-- Benjamin Franklin
  • "Charity is no part of the legislative duty of the government."
    -- James Madison
rwe2late's picture

 Of course, to the self-righteous, NONE of those receiving assistance are elderly or disabled.


Instead, consider the banksters ATM fee scam in California.

"Although residents have the right to request that funds be given to them through direct deposit into a bank account, very few do: more than 96 percent of Californians use cards. [Maybe because they don't qualify for free checking accounts?]
They are allowed four withdrawals per month, after which they have to pay 80 cents for each withdrawal.
On top of that, many banks and ATM owners charge a fee, usually about $2 to $3 per transaction. Check cashing stores also charge a fee of about 1 to 2 percent of the withdrawal. Nearly a third of ATM transactions were at five banks that all charge for EBT use, and they got more than $9 million in welfare funds through those fees last year."


Sophist Economicus's picture

I have a sister-in-law on assistance.   Now she makes over $5,000 a month, sitting at home while still on assistance.    If you'd like to find out how you too can be on assistance and make $5,000 a month or more, please visit www.iloveassistance.com    It will change your life!

10mm's picture

Tell your fuckinsister to rol her own.

quasimodo's picture

Or to roll over on her back. Like the song from Hell on High Heels says, "it's a sunny day now baby, every night on her back that's spent"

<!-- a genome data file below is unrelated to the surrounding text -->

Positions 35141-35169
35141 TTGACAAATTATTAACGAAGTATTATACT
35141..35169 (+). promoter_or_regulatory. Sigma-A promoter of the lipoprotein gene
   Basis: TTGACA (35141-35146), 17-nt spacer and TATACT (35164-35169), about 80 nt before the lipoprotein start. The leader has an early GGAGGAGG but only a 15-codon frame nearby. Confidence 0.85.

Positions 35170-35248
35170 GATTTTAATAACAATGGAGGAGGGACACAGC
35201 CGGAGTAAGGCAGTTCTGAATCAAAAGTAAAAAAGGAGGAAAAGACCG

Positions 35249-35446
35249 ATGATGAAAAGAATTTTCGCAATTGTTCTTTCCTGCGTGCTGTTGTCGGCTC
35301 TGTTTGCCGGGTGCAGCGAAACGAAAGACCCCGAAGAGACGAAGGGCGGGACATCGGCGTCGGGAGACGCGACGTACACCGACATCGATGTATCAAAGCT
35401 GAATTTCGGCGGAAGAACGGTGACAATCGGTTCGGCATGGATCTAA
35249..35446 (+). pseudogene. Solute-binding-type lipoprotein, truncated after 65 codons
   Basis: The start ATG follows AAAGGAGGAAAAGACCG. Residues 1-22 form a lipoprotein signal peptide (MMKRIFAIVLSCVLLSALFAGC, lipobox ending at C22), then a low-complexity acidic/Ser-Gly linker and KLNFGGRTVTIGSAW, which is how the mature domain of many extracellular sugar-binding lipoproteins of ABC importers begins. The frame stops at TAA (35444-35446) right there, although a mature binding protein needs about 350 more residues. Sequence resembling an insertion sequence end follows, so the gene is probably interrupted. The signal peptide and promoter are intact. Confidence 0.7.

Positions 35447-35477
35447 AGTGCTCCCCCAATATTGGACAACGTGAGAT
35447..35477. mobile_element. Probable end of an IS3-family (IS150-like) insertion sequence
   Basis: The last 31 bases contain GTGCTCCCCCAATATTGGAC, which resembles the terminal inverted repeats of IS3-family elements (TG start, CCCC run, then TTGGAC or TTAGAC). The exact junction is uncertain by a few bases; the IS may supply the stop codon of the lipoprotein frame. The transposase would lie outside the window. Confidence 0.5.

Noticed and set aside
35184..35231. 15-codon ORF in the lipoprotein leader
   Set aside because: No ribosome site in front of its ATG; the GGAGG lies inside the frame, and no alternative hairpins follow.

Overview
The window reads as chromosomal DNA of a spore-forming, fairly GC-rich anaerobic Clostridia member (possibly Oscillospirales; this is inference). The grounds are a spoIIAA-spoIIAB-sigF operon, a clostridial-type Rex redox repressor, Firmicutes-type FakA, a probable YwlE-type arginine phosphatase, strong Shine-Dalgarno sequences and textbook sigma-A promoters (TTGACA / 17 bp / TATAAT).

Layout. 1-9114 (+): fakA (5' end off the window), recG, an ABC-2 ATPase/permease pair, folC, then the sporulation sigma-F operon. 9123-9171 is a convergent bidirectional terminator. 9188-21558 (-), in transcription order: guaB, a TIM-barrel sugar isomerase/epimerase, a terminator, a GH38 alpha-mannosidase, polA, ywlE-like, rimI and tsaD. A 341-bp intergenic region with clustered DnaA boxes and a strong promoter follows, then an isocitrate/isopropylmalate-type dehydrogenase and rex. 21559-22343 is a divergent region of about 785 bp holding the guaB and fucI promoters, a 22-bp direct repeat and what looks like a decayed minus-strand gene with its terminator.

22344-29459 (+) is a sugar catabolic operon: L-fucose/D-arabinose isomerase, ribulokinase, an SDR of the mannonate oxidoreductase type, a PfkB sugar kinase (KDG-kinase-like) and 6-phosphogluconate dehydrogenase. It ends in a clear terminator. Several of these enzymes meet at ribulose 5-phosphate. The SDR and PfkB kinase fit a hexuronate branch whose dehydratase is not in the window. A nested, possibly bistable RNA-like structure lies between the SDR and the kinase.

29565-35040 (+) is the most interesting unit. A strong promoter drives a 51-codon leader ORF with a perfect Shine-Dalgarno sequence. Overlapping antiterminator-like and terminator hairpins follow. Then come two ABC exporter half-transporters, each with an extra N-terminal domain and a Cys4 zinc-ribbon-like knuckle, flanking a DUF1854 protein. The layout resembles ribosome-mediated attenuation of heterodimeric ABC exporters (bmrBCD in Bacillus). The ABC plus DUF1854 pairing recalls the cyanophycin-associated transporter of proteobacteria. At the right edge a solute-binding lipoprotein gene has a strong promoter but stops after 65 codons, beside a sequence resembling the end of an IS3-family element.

shovelhead's picture

Housing, clothes, food, furniture and now they're crying because they want to limit the Schlitz Malt liquor allowance?

10mm's picture

Tell your fuckin sister to roll her own.

onewayticket2's picture

Kansas should lay out the Welcome Mat for Connecticut residents....


Dr. Engali's picture

Is there a bill in place limiting how corporations can spend their welfare checks? No?..... I didn't think so. 

NoDebt's picture

All of this side-show horseshit and the ACTUAL lead of the article is buried all the way in the skinny paragraph at the bottom.

It's not the welfare restrictions, it's not the tax cuts.  It's the FUCKING PENSIONS.  It's ALWAYS THE FUCKING PENSIONS.


Sages wife's picture

Exactly NoDebt. Which is why one of only four Canadians attending Bilderberg is Heather Munroe-Blum, "Chairperson" of the Canadian Pension Plan Investment Board. Hmmmm....

JRobby's picture

sell the crack over the counter at a store that can take EBT? What problem?

Normalcy Bias's picture

Being on public assistance is SUPPOSED TO SUCK. I thought the idea was to help people who are having difficulty supporting themselves, but to make it shitty enough that anyone who can improve their situation does so. The people who have no chance at improving their lot have SSDI and a host of other sources of help.

LoadedBakedPotato's picture

Thats cruel. Don't you know that the safety net is supposed to be a hammock?

oddjob's picture

If being on public assistance is SUPPOSED TO SUCK, how come so many people want a government paycheck/pension/benefits?

Normalcy Bias's picture

Because it's EASY MONEY...

oddjob's picture

...but it's  not goverment assistance?...or is it just OK because its a larger amount?...or is that your normalcy bias?...or all of them?